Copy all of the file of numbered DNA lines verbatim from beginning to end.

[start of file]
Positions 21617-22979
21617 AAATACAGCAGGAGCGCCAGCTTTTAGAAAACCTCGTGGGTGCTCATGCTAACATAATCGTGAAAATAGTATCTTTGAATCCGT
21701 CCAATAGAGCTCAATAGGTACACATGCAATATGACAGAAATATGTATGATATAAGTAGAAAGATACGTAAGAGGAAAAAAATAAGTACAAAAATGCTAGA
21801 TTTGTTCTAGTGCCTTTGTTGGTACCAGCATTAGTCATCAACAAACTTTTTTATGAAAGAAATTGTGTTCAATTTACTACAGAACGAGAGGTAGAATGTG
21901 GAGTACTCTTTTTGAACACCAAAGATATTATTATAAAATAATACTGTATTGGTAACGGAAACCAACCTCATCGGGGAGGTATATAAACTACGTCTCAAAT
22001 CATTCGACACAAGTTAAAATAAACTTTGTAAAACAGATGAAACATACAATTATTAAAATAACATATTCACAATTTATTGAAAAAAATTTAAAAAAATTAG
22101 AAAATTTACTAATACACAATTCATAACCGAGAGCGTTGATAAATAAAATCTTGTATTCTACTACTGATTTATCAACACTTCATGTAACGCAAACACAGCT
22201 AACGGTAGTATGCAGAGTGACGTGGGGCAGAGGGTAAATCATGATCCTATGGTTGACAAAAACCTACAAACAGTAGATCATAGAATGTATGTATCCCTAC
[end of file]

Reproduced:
Positions 21617-22979
21617 AAATACAGCAGGAGCGCCAGCTTTTAGAAAACCTCGTGGGTGCTCATGCTAACATAATCGTGAAAATAGTATCTTTGAATCCGT
21701 CCAATAGAGCTCAATAGGTACACATGCAATATGACAGAAATATGTATGATATAAGTAGAAAGATACGTAAGAGGAAAAAAATAAGTACAAAAATGCTAGA
21801 TTTGTTCTAGTGCCTTTGTTGGTACCAGCATTAGTCATCAACAAACTTTTTTATGAAAGAAATTGTGTTCAATTTACTACAGAACGAGAGGTAGAATGTG
21901 GAGTACTCTTTTTGAACACCAAAGATATTATTATAAAATAATACTGTATTGGTAACGGAAACCAACCTCATCGGGGAGGTATATAAACTACGTCTCAAAT
22001 CATTCGACACAAGTTAAAATAAACTTTGTAAAACAGATGAAACATACAATTATTAAAATAACATATTCACAATTTATTGAAAAAAATTTAAAAAAATTAG
22101 AAAATTTACTAATACACAATTCATAACCGAGAGCGTTGATAAATAAAATCTTGTATTCTACTACTGATTTATCAACACTTCATGTAACGCAAACACAGCT
22201 AACGGTAGTATGCAGAGTGACGTGGGGCAGAGGGTAAATCATGATCCTATGGTTGACAAAAACCTACAAACAGTAGATCATAGAATGTATGTATCCCTAC